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Add Glenwood Springs To Colorado's List Of Must-See Places

The Yampah Vapor Caves offer much more than revitalizing vapors. The 116-year-old on-site spa offers massages, facials, herbal body mud treatments, private hot tubs — even a full-service Aveda beauty salon.

The historic Hot Springs Pool and Hotel Colorado in Glenwood Springs, 1893

The historic Hot Springs Pool and Hotel Colorado in Glenwood Springs, 1893

Courtesy Frontier Historical Society, Glenwood Springs, Colorado, Schutte Collection

Before the 1880s, the area that is now known as Glenwood Springs was home to Ute Indians.

They knew a good spot when they found it. Here, about 40 miles northwest of Aspen and 60 miles west of Vail, the Colorado and Roaring Fork rivers meet.

Then, as now, the rivers were rich in fish, and their confluence was perfect for bathing and soaking in the area's many naturally occurring hot mineral-water springs and underground steam vapor caves.

The springs were well-known to Indian tribes for their healing qualities and mystical powers.

The tribe in possession of the Yampah hot springs possessed the "big" medicine (yampah is reputed to mean "big medicine" in Ute). The Ute considered the waters to be a sacred gift from their god, and they fiercely defended the site from all intruders until the land was forcibly taken from them by white settlers.

The first recorded white man to use the hot springs was Capt. Richard Sopris in 1860. It didn't take long for their commercial potential to be recognized: James Landis became the first person to settle in Glenwood Springs in 1879, and he was also the first to snap himself up some hot-springs property.



Courtesy Frontier Historical Society, Glenwood Springs, Colorado, Schutte Collection
Back when the caves were known as the Fairy Caves (photo circa 1900)

Landis was followed in turn by Isaac Cooper, who came to the area a few years later by way of Aspen, bringing with him visions of a local resort.

At the time, the town's original name of Defiance was a good fit: Not much more than a frontier hodgepodge of tents, saloons, and brothels, its inhabitants were about as rough as the winter weather in the Rockies.

But a railway stop brought commerce, and civilization began to tame the place. The town was rechristened at the behest of Cooper's homesick wife, who hailed from Glenwood, Iowa.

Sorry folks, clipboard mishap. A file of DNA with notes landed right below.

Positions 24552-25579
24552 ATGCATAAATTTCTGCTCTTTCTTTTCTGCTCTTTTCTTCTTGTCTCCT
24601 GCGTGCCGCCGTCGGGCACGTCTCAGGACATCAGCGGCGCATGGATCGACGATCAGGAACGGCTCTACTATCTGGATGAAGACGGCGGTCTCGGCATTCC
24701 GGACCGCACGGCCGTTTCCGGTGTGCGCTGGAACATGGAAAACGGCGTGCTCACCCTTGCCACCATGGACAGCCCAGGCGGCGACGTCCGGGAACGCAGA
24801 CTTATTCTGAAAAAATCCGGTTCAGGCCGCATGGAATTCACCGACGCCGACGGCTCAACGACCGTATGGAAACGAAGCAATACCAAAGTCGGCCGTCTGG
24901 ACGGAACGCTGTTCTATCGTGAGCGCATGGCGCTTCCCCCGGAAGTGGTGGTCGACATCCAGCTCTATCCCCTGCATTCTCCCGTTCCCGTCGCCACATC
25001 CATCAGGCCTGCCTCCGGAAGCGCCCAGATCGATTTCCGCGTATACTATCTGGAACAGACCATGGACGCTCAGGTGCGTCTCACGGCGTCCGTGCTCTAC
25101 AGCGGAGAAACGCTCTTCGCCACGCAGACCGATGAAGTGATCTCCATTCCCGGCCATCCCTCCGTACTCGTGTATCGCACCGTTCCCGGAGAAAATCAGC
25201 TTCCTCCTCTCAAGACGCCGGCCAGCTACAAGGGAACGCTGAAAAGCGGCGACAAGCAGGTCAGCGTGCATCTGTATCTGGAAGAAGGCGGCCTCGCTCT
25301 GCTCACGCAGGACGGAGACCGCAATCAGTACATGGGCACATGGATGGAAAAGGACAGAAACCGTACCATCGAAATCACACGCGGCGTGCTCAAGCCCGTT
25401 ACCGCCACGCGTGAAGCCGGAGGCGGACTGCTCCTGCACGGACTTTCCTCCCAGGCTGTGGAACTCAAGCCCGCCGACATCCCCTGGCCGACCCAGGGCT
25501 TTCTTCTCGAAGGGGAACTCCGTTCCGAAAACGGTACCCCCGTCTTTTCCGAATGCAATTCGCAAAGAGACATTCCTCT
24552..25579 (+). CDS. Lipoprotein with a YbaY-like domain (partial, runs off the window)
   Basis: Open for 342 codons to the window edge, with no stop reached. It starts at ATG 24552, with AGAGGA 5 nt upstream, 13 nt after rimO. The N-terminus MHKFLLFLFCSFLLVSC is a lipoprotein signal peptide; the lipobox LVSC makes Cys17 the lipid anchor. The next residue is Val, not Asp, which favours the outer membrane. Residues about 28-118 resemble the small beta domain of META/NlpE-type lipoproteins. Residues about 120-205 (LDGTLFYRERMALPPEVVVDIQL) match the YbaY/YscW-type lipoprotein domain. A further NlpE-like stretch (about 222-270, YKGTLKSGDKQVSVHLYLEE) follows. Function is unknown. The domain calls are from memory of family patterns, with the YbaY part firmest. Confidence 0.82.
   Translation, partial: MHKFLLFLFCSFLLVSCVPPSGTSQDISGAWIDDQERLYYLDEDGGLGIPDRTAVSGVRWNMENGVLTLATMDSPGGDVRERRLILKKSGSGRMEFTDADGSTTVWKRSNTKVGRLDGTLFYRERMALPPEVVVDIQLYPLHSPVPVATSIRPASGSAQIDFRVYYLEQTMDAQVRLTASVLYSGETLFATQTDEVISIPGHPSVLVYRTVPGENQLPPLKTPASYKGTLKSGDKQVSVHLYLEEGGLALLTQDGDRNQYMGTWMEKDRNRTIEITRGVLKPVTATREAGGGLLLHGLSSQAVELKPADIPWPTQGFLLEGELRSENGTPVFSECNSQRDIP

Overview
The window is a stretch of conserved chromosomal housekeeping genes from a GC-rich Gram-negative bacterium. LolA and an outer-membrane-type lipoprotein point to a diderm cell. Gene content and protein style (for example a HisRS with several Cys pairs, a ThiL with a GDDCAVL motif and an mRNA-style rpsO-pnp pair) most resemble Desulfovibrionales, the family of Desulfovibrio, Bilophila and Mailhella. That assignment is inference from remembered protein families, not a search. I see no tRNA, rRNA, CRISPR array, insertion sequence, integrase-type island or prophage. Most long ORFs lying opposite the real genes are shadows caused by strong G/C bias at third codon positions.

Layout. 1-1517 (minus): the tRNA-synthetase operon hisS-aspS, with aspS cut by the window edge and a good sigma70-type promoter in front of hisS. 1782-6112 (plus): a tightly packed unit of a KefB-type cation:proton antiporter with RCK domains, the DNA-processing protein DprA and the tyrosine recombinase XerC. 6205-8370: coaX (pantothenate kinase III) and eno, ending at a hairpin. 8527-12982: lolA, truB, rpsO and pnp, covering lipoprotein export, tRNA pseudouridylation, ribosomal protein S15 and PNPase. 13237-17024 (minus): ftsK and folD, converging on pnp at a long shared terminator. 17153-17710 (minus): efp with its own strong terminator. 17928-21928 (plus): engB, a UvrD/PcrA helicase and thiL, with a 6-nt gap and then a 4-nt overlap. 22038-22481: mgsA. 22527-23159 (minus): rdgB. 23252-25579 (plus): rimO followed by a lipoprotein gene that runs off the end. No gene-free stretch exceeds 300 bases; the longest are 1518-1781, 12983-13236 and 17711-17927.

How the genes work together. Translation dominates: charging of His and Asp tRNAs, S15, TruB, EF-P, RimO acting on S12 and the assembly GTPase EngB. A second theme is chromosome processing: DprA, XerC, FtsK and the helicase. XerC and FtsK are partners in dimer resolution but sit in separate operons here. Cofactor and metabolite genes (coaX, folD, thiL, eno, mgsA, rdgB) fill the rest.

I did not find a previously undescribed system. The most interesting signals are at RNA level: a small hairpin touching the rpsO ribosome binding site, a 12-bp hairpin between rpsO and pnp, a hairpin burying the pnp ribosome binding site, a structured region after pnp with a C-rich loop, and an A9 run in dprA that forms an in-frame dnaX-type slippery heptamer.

Soon people were coming specifically for the rejuvenating, healing waters — a long tradition that continues today.

A consumptive Doc Holliday arrived at the Glenwood Hotel in 1887 seeking the curative waters, but the sulfurous fumes from the springs might have actually caused his health to deteriorate. He died in Glenwood Springs and is buried in the town's original cemetery, Linwood.

Today, Doc Holliday wouldn't know the place. The Yampah Vapor Caves — comprising three adjacent underground chambers — offer much more than revitalizing vapors.

The 116-year-old on-site spa offers massages, facials, herbal body mud treatments, private hot tubs — even a full-service Aveda beauty salon.



John Van Hasselt/Corbis Sygma
Dentist, gambler, and gunman Doc Holliday is buried in Glenwood Springs

The historic main building houses a stairway that descends to a hewn-rock corridor and down to the chambers beyond.

Below, marble benches invite you to sit amid hot springs that meander through narrow channels while being surrounded by mystical ambient lighting.

After 10 or 15 minutes of steaming in relaxation, you can take a break in a nearby cooling room or upstairs in the solarium.

Glenwood Hot Springs was established even earlier, in 1888, near the banks of the Colorado River at the base of Glenwood Canyon.

The world's largest outdoor mineral hot springs pool, it derives its water from Yampah Springs.

This is not a quiet soak in mountain solitude. This is Yellowstone meets municipal pool. There are, in fact, two: The larger pool is more than 400 feet long and has a temperature range of 90–93 degrees; the smaller therapy pool is 100 feet long and has a temperature of 104 degrees.


Courtesy Glenwood Springs Chamber Resort Association